My 3D ‘Fossil Rock’ was entered in the Quilt Creations category. I was disappointed with how it was displayed – it’s a tiny little thing that was displayed at knee-height. When people are used to looking upwards at huge quilts, and if they have tired feet, creaky knees or shopping bags on their shoulder, are they really going to bother to get down to knee-height to look at something so small? It’s the first time I’ve entered anything into a competition so I wasn’t specific about wanting it shown at eye-level – I thought it would have been self-evident. Oh well, you live and learn. Here’s someone who did bother to crouch down – thank you, unknown lady!
Most of my favourites came from the categories of Art Quilts, Contemporary Quilts and the Fine Art Quiltmasters (I don’t understand the distinctions between these – can anyone enlighten me?) The rest of this post shows some of my favourites (I’ve saved the best for last) but first there were some traditional ones that I liked too. My favourite traditional quilts didn’t win, but they easily could have been winners in my humble opinion.
I love the quilt above by Annelise Littlefair. The closer you get to it, the more exquisite detail emerges (see below). The machine-quilting is done very delicately. Apparently this was a winning quilt in a previous quilt competition (Sandown?) and I can see why. It would have been my choice of winner of the traditional category this time too.
I loved this traditional one below, with beautifully stitched applique. It could have come straight out of Averil Colby. I can picture a group of people sitting round the quilt frame stitching it, in a quilting bee in ‘Little House on the Prairie’. Shame the photo makes it look pink – it was a lovely crisp white.
Here are two more I liked in the traditional category. On the left, a lovely applique by Simon Henry.
Below: a piece by Laura Armiraglio. I did wonder if it might have been more ‘in place’ in the Pictorial category, but as I mentioned before I don’t understand the categories so what do I know??? It’s lovely anyway.
And here are some that struck me from the other categories.
Here’s another ‘pretty’ one by Penny Armitage in the Miniature Quilts category, which I think is a machine cut-away technique (beautifully done).
I liked the colours and the freshness of Yvonne Brown’s Tulip Time (below). I particularly liked the way the cut-away sections echoed the other bands of tulips.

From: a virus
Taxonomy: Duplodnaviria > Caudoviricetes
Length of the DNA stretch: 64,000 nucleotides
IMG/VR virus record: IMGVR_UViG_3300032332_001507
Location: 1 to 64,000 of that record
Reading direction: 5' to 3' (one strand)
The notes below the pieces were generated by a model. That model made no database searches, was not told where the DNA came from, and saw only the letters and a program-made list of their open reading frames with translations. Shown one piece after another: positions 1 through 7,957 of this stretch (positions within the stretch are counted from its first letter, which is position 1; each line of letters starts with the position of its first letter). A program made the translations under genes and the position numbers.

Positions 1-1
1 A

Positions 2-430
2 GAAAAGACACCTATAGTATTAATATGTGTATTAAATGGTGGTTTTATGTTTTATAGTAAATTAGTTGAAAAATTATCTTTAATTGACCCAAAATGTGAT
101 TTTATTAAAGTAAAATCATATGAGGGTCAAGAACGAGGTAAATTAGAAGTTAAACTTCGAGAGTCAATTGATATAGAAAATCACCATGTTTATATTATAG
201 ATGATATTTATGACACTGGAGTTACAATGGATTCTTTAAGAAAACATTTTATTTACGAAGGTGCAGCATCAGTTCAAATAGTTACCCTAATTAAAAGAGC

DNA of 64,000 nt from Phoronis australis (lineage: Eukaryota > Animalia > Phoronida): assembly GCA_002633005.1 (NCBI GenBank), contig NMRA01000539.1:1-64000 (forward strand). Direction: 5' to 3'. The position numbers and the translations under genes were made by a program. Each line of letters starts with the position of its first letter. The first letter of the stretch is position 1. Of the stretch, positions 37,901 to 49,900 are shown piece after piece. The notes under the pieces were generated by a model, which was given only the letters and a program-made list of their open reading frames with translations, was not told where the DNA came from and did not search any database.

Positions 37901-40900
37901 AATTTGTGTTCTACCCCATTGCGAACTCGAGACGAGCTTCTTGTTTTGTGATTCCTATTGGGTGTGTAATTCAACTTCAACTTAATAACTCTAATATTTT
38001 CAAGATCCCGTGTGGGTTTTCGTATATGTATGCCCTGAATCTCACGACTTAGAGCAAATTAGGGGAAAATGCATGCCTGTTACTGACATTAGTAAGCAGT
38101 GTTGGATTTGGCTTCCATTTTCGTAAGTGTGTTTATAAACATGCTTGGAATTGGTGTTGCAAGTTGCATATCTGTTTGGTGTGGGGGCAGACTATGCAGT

Definitely a case of ‘less is more’ here.
I like the contrasting colour-scheme of this quilt by ‘Two-Plus-One’, and the simple restrained stitching. I also liked the mat texture, which included paper as well as fabric.
I read a complaint in someone else’s blog that ‘the arty set’ are taking over the Festival of Quilts. No doubt some of my choices would have her full disapproval, but hopefully there’s room in the quilt and textile art world for the whole spectum, from ‘arty’ through to ‘cutesy’, and all shades in between.
I loved the subtle colour-gradations of ‘Bushfire’ above. I’m not sure if the background was painted or shibori-dyed, but it was lovely, with more trees appliqued on top. I love the tiny little green shoot on the right – the piece could have been called ‘hope’.
I had to put my hands in my pockets to avoid stroking the quilt below.
I loved the very restricted colour-palette of this one by Maggie Birchenough, and the textured detail in the stitching.
‘Wrapped In Colour’ by Meredith McCarthy (below) is a very different kind of quilt, which glowed as the light shone through it. It reminded me of old stained glass windows.
And here’s my favourite, Kate Crossley’s ‘Clock’ which had the unanimous vote of all the judges to win the Quilt Creations category. Of all the things I saw at the show, this is the one that I would be most pleased to have created myself. It’s a wonderful concept as a way to make a textile statement on ‘time’. It’s completely bonkers, stuffed with detail, and beautifully stitched. The closer you look, the more it draws you in to study the detail (see below).
Judging by the people crowding round to photograph it, this was a popular choice by the Judges. Look at the photo at the bottom – it shows how captivated people are by this piece.
Here’s a quick post to show you the photos I’ve just received of the Shaun the sheep cake I made for my mother-in-law’s 90th birthday. The whole family are Shaun fans, influenced by Audrey aged 90 and her sister Ann. This includes the middle-aged generation, the young adults, the teenagers and the school-age and pre-school children.
Shaun is made from sugar-paste icing made with glycerine (wonderful stuff that you can mould like plasticine). The grass is coloured butter-icing and the flowers are courtesy of the local supermarket. Shaun kept letting his head droop onto the grass, so he has a cocktail stick in his neck to help him stay awake. I had two helpers to make the grass and arrange the flowers – Veronika and Milo. And yes, there were a few spare sugar flowers that had to be sampled first.
The only problem was that the adults couldn’t bring themselves to eat Shaun. The children were less squeamish. But after some discussion of the method of dissection (pull his head off? chop him into slices?) in fact he was removed to a plate while his field was eaten instead. (Update: I’m told that Shaun now lives in a box and may make a guest appearance on another cake).